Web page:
Localizing educationHere in Ghana, a quarter or more of all girls are not enrolled in primary school. Getting them into the classroom is one of the goals of our current programme to improve education quality. This activity has paralleled efforts to recover from the devastating economic decline of the 1970s and early 1980s.
In 1980/1981, just before the reform began, education’s share of the national recurrent budget was 17 per cent, but by 1994 it had reached a peak of 41 per cent, with a budget of 187 billion Cedis ($100 million). Although it dropped to 35 per cent in 1997, the share of the education budget devoted to primary schooling climbed to 66 per cent this year, from 44 per cent in 1984.
After a decade of reform, we are working to improve the quality of instruction, strengthen and decentralize management and make sure more children have a seat in the schoolroom. In 1996, we initiated a plan for Free, Compulsory and Universal Basic Education, or FCUBE, aimed at expanding access, improving teaching quality and increasing efficiency in administration.
One of our main objectives is to localize education. District Education
Oversight Committees and local School Management Committees have been established
nationwide to participate in teacher recruitment and school upkeep. FCUBE
also provides scholarships for girls. The quality of teaching is receiving
a big boost with teacher colleges earmarked for renovations and new training
A new curriculum is being developed, and our policy requiring that children be taught in their mother tongue for the first three years of primary school will be more vigorously pursued. The curriculum will continue to address new challenges and trends, such as teen pregnancy, drug abuse, HIV/AIDS, safe motherhood and the environment. Science resource centres are being established in all 110 districts, building know-how in science and computer literacy to prepare our children for the future—and the present.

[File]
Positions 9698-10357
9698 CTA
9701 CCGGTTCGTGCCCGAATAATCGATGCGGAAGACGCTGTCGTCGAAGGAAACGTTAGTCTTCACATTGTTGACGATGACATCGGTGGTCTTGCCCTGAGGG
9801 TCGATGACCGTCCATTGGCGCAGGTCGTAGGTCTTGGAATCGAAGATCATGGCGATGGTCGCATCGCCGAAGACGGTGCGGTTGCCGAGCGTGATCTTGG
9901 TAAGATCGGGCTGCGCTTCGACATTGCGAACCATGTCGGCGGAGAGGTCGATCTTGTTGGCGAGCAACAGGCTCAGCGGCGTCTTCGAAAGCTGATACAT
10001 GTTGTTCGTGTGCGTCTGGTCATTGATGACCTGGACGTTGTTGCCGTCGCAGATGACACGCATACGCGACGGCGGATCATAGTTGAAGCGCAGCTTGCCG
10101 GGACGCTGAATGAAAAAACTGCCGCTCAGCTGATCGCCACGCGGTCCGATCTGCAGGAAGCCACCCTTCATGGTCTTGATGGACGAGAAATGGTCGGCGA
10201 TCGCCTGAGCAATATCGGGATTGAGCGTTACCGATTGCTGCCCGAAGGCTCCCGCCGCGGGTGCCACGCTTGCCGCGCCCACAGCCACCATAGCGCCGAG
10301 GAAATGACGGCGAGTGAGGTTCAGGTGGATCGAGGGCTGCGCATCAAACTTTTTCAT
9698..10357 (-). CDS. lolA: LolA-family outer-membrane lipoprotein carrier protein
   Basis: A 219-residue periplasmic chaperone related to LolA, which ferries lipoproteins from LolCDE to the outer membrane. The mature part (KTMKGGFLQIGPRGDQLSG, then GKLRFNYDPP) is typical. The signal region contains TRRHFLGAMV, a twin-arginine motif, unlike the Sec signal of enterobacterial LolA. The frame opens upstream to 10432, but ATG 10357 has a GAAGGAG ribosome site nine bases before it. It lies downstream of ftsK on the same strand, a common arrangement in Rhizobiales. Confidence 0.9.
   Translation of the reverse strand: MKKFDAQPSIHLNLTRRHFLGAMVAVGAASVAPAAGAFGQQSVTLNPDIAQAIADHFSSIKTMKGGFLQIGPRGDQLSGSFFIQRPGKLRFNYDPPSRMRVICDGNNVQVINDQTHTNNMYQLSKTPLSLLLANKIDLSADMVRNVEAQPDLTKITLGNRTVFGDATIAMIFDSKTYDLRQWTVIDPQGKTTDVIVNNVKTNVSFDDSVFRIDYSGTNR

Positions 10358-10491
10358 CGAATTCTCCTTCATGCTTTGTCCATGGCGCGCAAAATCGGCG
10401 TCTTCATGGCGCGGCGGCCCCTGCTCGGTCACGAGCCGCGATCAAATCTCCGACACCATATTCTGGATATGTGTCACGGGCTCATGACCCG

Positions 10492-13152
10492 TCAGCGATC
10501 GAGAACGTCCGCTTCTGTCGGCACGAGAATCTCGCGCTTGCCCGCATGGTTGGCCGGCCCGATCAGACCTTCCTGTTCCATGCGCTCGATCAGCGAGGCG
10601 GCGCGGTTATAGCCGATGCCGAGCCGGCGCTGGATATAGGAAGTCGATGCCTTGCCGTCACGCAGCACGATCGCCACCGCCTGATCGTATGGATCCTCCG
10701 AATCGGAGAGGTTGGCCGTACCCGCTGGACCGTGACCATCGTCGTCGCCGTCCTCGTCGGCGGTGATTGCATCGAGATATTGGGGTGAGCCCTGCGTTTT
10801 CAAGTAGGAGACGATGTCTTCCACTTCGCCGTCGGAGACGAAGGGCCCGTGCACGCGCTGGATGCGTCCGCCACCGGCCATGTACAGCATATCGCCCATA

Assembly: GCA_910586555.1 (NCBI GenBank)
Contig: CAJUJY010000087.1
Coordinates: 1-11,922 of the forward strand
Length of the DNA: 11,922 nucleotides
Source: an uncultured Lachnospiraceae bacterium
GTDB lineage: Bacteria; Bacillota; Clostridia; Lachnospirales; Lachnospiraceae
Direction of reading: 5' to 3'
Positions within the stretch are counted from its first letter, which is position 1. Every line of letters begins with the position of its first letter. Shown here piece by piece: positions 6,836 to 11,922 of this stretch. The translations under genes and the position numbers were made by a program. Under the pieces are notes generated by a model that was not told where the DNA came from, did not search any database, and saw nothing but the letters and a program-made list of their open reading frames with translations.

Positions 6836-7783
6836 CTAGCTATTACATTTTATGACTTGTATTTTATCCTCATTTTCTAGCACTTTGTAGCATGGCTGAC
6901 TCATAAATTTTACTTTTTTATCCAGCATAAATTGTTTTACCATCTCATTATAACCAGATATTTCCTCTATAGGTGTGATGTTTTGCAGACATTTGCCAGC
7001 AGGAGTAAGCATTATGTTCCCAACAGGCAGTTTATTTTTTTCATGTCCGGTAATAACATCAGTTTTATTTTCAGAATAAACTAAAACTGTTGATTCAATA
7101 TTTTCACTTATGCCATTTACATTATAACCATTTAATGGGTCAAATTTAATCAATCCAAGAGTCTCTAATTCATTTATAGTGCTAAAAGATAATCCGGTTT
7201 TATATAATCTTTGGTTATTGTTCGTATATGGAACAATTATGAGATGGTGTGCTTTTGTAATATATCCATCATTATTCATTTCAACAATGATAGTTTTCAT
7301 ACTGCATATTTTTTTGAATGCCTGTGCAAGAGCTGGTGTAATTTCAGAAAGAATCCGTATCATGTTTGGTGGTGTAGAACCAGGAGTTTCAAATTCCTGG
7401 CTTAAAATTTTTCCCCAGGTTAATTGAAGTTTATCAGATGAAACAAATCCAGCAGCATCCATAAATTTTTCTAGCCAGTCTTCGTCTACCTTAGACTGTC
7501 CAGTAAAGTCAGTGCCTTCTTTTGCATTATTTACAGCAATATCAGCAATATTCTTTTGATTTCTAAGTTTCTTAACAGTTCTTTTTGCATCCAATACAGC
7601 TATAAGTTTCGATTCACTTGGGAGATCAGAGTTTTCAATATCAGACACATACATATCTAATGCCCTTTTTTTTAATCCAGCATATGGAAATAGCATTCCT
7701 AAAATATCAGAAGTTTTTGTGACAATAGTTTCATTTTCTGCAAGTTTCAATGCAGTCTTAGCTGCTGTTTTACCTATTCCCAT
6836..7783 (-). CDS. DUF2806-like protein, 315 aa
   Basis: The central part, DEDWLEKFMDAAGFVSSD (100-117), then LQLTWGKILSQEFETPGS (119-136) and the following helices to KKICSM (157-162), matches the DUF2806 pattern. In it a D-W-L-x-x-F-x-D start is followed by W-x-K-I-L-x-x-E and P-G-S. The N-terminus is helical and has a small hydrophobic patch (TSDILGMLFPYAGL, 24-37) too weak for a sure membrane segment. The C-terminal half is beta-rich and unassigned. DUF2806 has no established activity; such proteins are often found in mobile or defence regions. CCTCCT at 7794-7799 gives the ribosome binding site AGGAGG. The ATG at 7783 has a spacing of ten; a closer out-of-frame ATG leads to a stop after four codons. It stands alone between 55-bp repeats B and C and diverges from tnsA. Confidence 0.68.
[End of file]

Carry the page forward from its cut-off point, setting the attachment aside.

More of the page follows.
The challenges faced by all countries in fulfilling people’s human rights are substantial. Education is not only a fundamental right, it is also the best tool governments have for guaranteeing that their citizens have the ability to claim their other rights.
In the early 1990s, more than one quarter of the 94 million children
who enrolled in school in developing countries each year did not reach
the fifth grade. More than 25 million girls and boys walked through the
classroom door full of excitement and anticipation—only to have their hopes
thwarted. That is a human tragedy. If we can find the will, we can create
schools that fulfil their hopes and dreams.